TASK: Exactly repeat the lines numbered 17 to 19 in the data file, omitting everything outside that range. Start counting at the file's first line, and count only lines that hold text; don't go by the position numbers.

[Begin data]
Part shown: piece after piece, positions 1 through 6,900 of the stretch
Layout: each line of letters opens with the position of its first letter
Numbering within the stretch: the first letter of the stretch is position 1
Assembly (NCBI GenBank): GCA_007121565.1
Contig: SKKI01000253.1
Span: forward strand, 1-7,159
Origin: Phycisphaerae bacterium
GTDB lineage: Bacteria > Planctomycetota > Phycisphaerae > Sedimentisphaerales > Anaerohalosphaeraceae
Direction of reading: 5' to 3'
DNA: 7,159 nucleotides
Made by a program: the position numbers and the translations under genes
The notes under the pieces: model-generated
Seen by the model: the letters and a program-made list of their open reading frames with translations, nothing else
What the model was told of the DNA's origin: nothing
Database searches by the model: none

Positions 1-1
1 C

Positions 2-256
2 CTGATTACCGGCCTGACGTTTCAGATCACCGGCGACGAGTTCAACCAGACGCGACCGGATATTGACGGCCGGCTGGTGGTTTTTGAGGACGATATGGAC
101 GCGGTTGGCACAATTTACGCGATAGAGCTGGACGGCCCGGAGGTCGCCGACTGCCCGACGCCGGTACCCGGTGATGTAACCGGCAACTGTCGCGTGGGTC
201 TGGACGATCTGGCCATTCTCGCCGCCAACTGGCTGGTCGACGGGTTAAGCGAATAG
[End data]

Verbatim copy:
1 C

Positions 2-256
2 CTGATTACCGGCCTGACGTTTCAGATCACCGGCGACGAGTTCAACCAGACGCGACCGGATATTGACGGCCGGCTGGTGGTTTTTGAGGACGATATGGAC